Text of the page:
Smalling Family Charity Ball 22nd October

Smalling Family Charity Ball 22nd October

In October 2017, Candice Smalling, a 36 year old mother of twin son’s passed away from lupus. Following her 17 year battle with the condition.

Candice's family are coinciding Lupus awareness month with the anniversary of Candice's passing and holding a Fundraising Ball in Coventry, West Midlands.

Equalizer 2 star Kazy Tauginas to join the LFA's walk to end lupus now.

Equalizer 2 star Kazy Tauginas to join the LFA's walk to end lupus now.

(Los Angeles, CA) – Actor Kazy Tauginas (“The Equalizer 2”) has announced today that he will be participating in the Walk to End Lupus Now® event organized by the Lupus Foundation of America. The event will take place in Los Angeles on Saturday, September 22nd, bringing communities together to raise money for lupus research, increase awareness, and rally public support for those who suffer from the life-threatening disease.

Celebrities speak and the World listens.

Celebrities speak and the World listens.

We live a celebrity obsessed world, just take a look at the number of followers they have on twitter/instagram etc to confirm this, when celebrities speak the world listens. If they wear something or do something all the followers sit up and take notice, hence so many brands want to use a celebrity to promote their products.

People follow the daily lives of these people and feel they know them as friends and so who better to give information about health, aren’t friends and family the people we turn to t ask for advice? Some celebrities promote only themselves and their brand, others have used their high profiles for good and to raise awareness of various causes and illnesses.

"I'm fine", our most common lie.

"I'm fine", our most common lie.

One of the things people say most often when they see you is ‘how are you’, an innocent enough question to most people, but when you have a chronic illness are they asking exactly how you are or just being polite? How many people want the full low down of how we’re actually feeling?

My stock answer, even with people I know well, is ‘Oh I’m fine thanks’ and I’d be pretty sure a lot of other people with chronic illnesses are saying the same thing. So why do we give this answer?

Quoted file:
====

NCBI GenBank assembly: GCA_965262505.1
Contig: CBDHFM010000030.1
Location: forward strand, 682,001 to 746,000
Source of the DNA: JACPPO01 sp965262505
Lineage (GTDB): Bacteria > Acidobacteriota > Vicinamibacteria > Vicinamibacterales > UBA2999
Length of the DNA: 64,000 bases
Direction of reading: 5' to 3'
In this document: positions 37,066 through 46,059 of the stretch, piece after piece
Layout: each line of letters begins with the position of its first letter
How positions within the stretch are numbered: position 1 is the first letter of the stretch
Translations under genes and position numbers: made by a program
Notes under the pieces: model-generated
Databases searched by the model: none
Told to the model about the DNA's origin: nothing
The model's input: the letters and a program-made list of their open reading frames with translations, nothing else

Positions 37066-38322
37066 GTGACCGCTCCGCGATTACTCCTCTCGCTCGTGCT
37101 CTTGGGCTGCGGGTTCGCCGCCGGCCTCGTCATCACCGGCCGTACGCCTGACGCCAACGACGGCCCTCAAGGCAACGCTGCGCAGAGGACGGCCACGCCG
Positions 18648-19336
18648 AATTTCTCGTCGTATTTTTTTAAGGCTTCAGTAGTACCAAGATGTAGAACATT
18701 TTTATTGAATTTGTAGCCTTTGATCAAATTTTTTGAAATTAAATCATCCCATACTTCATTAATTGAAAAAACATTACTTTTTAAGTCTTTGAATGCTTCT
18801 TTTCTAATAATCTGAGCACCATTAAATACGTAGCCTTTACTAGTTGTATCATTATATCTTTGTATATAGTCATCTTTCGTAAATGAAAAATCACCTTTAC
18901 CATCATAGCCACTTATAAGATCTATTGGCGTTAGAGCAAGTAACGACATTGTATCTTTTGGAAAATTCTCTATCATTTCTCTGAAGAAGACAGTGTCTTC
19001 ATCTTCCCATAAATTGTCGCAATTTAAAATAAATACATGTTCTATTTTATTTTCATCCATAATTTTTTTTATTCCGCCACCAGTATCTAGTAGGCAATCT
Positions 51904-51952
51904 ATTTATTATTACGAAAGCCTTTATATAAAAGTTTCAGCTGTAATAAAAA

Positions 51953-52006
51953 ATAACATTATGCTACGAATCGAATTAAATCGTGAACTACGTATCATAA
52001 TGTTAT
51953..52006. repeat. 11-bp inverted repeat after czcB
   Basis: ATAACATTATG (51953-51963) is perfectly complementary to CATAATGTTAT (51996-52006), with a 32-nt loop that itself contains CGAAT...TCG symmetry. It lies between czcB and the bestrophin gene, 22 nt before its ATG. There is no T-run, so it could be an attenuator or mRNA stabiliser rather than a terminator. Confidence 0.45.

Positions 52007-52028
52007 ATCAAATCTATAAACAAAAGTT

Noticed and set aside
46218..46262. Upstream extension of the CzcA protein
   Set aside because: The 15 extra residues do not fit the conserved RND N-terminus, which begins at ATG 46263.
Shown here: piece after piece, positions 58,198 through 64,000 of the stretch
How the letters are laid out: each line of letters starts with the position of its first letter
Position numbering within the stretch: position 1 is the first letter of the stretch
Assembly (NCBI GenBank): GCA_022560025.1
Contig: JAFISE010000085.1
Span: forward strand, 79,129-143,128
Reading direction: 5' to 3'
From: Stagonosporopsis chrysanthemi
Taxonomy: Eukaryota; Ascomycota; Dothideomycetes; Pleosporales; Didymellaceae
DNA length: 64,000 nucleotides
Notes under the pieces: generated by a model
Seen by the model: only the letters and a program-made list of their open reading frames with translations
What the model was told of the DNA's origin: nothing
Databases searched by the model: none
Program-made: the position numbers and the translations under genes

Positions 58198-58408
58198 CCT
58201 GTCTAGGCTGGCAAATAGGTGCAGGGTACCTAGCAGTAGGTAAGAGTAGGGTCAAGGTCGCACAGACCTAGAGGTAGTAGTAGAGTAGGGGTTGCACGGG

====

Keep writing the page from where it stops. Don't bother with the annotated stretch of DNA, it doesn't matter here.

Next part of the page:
Mesh devices may be to blame for autoimmune symptoms

Mesh devices may be to blame for autoimmune symptoms

The news comes from a rheumatologist from the University of Alberta who believes that symptoms such as chronic fatigue, cognitive impairments and muscle pain can be linked to patients who have been implanted with mesh devices.

Jan Willem Cohen Tervaert, director of the Division of Rheumatology explains.

“In my practice, I studied 40 patients who had mesh implants and found that almost all of them had symptoms such as chronic fatigue, cognitive impairment known as “brain fog,” muscle and joint pain “fibromyalgia,” feverish temperature, and dry eyes and dry mouth,” Tervaert said.

Model Robyn Lawley reveals her shocking injuries after having a seizure and falling down the stairs

Model Robyn Lawley reveals her shocking injuries after having a seizure and falling down the stairs

Model Robyn Lawley has shared shocking photographs of the injuries she suffered following a horrific fall down a set of stairs, earlier this year.

The 29-year-old, who was diagnosed with Lupus in 2015, had a seizure nearly two months ago, falling seven feet down the staircase at her New York home, landing on her face.

I told you I was sick – the long road to a diagnosis of lupus.

I told you I was sick – the long road to a diagnosis of lupus.

My story is on this website and if you’ve read it you will know that it took me over 4 years to get a diagnosis of lupus. In the end it was sheer luck that my GP got fed up of seeing me and referred me to a rheumatologist, who happened to be Professor David D’Cruz (a rheumatologist with a special interest in lupus, now at the Louise Coote Lupus Unit, London).

Well that's a bit weird, strange things associated with lupus.

Well that's a bit weird, strange things associated with lupus.

When you get a diagnosis of lupus you naturally want to learn all you can about it and generally it’s easy enough to get lists of symptoms from reputable and trustworthy sources so that’s all fine. However there are some things that you might have experienced that no-one mentioned and were left thinking ‘what the heck’?!